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Celestial Dirge - Cerulean Arcanes
Ambient black metal/Drone

Cdr / EP / DV008
2 tracks. 26 minutes.
Handmade release.
Includes inserts printed on 210g grain paper.
Limited edition of 58 handnumbered copies only. NO REPRESS.
Black edition strictly limited to 15 copies. SOLD OUT
RELEASE DATE 07.02.15

Celestial Dirge has emerged from the depths of North America to take you into an astral journey through the arcanes of life, death, time and space. An entity born to generate a definite bliss, a meditation within the disintegration.
With Cerulean Arcanes, their debut ep, Celestial Dirge delivers ambient black metal melted with drone, electronics and dark ambient to create a ceremonial blast against the human condition.
Atmospheric soundscapes leading to transcendance to evoke, purchase and reach the most obscure secrets.

1. -33
2. HVR

REGULAR EDITION

Shipping to

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BLACK EDITION (strictly limited to 15 copies) - SOLD OUT
Includes :
- inserts in black, printed on 210g white paper
- a printed image glued on the cardboard sleeve
- a handnumbered card
- silver cd







Celestial Dirge est la nouvelle et obscure signature du jeune label français Distant Voices. Et fidèle à lui-même, celui-ci nous présente une production qui a été réalisé dans un esprit underground, de manière artisanale, comme c'est d'ailleurs expliqué dans l'interview du label figurant dans ces pages. Et comme bien souvent, il s'agit également d'une édition très limitée, puisqu'il n'y aura que 58 copies, numérotées à la main, qui vont être éditées. Il ne faudra donc pas trop tarder, si vous souhaitez vous en procurer une.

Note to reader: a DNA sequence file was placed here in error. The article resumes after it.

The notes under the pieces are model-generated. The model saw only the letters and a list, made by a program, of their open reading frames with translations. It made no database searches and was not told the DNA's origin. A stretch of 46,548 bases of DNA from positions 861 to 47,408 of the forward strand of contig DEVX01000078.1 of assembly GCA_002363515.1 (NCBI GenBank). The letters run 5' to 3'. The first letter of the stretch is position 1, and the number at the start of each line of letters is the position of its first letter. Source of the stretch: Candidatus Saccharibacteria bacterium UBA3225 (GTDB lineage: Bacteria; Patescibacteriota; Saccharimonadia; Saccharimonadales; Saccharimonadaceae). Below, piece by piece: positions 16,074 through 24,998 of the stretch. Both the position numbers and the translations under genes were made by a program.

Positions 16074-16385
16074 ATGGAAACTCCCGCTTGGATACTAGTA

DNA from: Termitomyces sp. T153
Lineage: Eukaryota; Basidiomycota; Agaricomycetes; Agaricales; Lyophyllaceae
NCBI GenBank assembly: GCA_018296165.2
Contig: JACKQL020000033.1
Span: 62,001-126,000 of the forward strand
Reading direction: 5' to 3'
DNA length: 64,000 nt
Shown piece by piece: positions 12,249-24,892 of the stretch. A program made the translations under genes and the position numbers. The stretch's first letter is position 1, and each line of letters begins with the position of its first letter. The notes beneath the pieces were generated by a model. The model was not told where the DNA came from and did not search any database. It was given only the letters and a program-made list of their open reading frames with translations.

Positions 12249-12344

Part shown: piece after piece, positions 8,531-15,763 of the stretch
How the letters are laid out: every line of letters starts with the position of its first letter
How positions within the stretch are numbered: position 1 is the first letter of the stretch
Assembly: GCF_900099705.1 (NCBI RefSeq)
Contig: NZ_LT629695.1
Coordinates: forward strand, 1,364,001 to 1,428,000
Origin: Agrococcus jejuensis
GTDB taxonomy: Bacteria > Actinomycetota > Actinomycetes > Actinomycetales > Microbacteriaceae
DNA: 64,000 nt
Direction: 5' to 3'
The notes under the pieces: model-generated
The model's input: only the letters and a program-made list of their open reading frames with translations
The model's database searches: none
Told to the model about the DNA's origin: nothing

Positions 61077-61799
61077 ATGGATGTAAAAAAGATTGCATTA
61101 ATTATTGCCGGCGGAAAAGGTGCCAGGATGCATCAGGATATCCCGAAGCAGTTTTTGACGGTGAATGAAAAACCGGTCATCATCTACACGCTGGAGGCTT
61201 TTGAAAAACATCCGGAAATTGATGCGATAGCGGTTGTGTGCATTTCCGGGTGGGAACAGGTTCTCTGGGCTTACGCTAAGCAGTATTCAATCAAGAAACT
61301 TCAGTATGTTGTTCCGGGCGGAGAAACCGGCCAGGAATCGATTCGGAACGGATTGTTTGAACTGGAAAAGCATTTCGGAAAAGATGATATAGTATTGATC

Concernant la formation à proprement parler, très peu d'informations ont filtré sur ce groupe. Aussi, je vais juste pouvoir vous dire qu'il s'agit d'un duo en provenance des Etats-Unis, et qu'il est composé de B, aux claviers et à la programmation, ainsi que de S, aux guitares et à la basse.
Mais venons-en à la musique. Et donc, Cerulean Arcanes est une oeuvre comportant 2 titres, relativement longs, puisque le premier : -33, dépasse les 17 minutes, tandis qu'HVR, lui, avoisine les 10 minutes. On évolue ici à travers un black metal ambiant et purement instrumental, étant donné qu'il n'y aura pas de chant ! Maintenant, si l'on décide de franchir le pas, en pénétrant dans l'oeuvre de Celestial Dirge, on accepte alors de se projeter dans un univers des plus froids, dans des lieux oubliés et inexplorés où règne l'obscurité et le néant ! C'est comme si un brouillard humide s'immiscait en nous. On se referme sur soi-même, vivant ainsi une expérience introspective. Assis sur une pierre froide, caressé par le vent, on contemple ce monde qui se renverse, ce ciel noir qui inonde nos yeux, voyageant ainsi dans le passé, le présent et jusque dans le futur, à travers des sentiments de mort.